And just like that…

All our wishing must have worked because it was even warmer and stiller in Estabrook Park this morning than yesterday. Not only were the bugs out in swarms and the birds out in droves, but there was a chorus of toads singing at the riverbank for nearly the length of the park, and it was amazing for about three hours. Then, as if someone flipped a switch, it felt like a big bubble of warm, moist air boiled upwards, and a blast of cool, lake air blew in from the east. That’s just one of the treats of living beside Lake Michigan.

Anyway, before the weather changed, it was often difficult to keep track of all the different birds in one tree, and I’m sure I missed many of them, but here’s one that didn’t get away, a male ruby-throated hummingbird.

I know its “ruby” throat looks mighty dark, and I looked up the black-chinned hummingbird, but their range doesn’t extend east of the Rockies, so it must be just a trick of the light. In fact, the fine folks at the Cornell Lab of Ornithology suggest that “in some lights the throat of the adult male can appear black,” and we had “some” light this morning. In any case, here it is sipping nectar from tree blossoms, which I did not know they would do.

Next I spotted this female rose-breasted grosbeak, perhaps looking for those two dashing males we saw at the start of May.

I stopped by the pond, and the goslings were still fine, but I didn’t see anyone new, so I headed to the river where I found a solo blue-winged teal drake.

We’ve been lucky with teal sightings this spring, so the bigger surprise was spotting this toad in the river and taking a short break from singing.

On my way back south, I found make-out point with dozens of toads in the water jockeying for position.

Back up on the bluff and just before the cool wind blew in from the lake, I spotted this darling female chestnut-sided warbler. Her slim appearance, compared to this plump-looking male by the pond from last year, should give you some idea of how warm it was this morning.

Just across the path from Mrs Chestnut, I also spotted this striking, white-crowned sparrow.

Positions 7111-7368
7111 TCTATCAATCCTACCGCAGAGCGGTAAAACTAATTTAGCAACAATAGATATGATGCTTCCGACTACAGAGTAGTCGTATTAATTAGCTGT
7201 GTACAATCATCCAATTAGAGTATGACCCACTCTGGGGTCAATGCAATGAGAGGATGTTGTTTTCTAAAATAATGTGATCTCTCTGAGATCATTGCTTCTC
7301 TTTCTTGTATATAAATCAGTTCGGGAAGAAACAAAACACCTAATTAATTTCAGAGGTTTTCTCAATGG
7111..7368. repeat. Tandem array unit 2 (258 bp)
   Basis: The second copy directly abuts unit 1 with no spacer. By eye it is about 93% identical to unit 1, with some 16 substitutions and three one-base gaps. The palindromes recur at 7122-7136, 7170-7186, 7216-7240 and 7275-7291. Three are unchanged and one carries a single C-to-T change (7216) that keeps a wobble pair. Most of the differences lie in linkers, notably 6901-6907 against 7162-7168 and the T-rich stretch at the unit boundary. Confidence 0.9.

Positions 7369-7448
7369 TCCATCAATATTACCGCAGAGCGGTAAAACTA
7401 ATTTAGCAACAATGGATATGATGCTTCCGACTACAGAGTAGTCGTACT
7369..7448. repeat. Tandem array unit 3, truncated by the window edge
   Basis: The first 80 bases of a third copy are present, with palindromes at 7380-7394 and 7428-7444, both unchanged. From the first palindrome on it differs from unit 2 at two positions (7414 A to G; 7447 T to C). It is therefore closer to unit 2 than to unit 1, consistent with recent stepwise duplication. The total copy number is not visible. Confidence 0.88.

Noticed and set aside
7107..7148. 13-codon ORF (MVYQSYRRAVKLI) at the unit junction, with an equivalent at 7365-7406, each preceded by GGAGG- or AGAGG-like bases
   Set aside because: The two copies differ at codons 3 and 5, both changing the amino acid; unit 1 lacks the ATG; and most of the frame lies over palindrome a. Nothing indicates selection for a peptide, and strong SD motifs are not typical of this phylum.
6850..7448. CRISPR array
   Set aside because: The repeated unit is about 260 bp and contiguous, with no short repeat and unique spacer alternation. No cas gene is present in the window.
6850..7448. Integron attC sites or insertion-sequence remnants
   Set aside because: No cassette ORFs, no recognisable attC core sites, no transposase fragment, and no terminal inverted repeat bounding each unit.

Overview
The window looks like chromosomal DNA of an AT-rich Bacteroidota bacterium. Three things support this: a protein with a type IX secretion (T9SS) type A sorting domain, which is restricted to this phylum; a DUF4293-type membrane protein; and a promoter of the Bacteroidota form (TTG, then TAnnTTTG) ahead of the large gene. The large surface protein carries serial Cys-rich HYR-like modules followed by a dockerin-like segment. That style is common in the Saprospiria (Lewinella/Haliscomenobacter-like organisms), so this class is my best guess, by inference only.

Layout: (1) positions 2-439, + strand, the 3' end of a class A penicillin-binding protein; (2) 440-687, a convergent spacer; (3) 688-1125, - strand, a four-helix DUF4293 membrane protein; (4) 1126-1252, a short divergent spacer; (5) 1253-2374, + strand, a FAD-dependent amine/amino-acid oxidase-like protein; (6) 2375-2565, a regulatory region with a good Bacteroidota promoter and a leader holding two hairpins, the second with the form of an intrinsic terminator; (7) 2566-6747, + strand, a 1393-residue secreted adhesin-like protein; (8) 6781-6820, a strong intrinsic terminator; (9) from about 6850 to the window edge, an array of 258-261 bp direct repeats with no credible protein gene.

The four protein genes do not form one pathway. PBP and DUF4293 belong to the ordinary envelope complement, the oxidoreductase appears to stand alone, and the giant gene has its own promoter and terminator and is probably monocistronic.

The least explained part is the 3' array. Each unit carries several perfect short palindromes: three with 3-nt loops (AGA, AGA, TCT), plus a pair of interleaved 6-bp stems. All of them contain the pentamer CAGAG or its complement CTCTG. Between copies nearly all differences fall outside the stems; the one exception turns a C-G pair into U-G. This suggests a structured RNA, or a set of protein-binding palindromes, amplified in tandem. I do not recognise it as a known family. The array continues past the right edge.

Back in the treetops, here’s a Canada warbler, whom I first thought was a female magnolia warbler, but this is not the first time I’ve made that mistake. Ha! Someday I’ll learn, right?

Finally, after the weather changed, but before everyone fled, here’s a yellow-bellied flycatcher, whom I thought was another least flycatcher until I got home and took a look at its nice yellow belly in this picture.

In addition to all the birds and toads, this warm weather has also brought out a bunch of new blossoms, and here’s some white Trillium.

Here’s some yellow trout lily (Erythronium americanum), a distinct species from the slightly-smaller white trout lily (Erythronium albidum) that opened a week or two ago.

And finally, the Virginia bluebells are open.

Phew! I’d better charge up my camera battery real good after this morning, and I can’t wait to see what tomorrow brings.

More Birds!

Ahhhh, the wind has subsided at last, the little flying bugs were thick in the air, and it seemed as though a whole basketful of birds was dumped on Estabrook overnight. The treetops were alive with warblers.

The very first new arrival I spotted this morning was this very-shy indigo bunting, who only gave me two tries and then was gone like a flash.

This next picture is even worse, but I believe it shows our very first golden-winged warbler (Vermivora chrysoptera). You can at least see his golden wing patches, his jet-black throat, and his white belly. That’s one more for the record books.

At the pond, a green heron was back and hard at work.

And the great horned owl was out in the open again by the river this morning. Just as I brought my camera to my eye, but before I could squeeze off a shot, I saw it yawn, turn its head, and close its eyes. I’ll take that as the compliment it was meant to be.

Lastly, I found our first mourning dove nest.

And that’s it for this morning, I’m afraid. I didn’t have a lot of time, and probably won’t get back to the park until tomorrow. In the meantime, however, I have a couple of images from our visit to Anne’s Mom and Dad’s place out in the country on Sunday.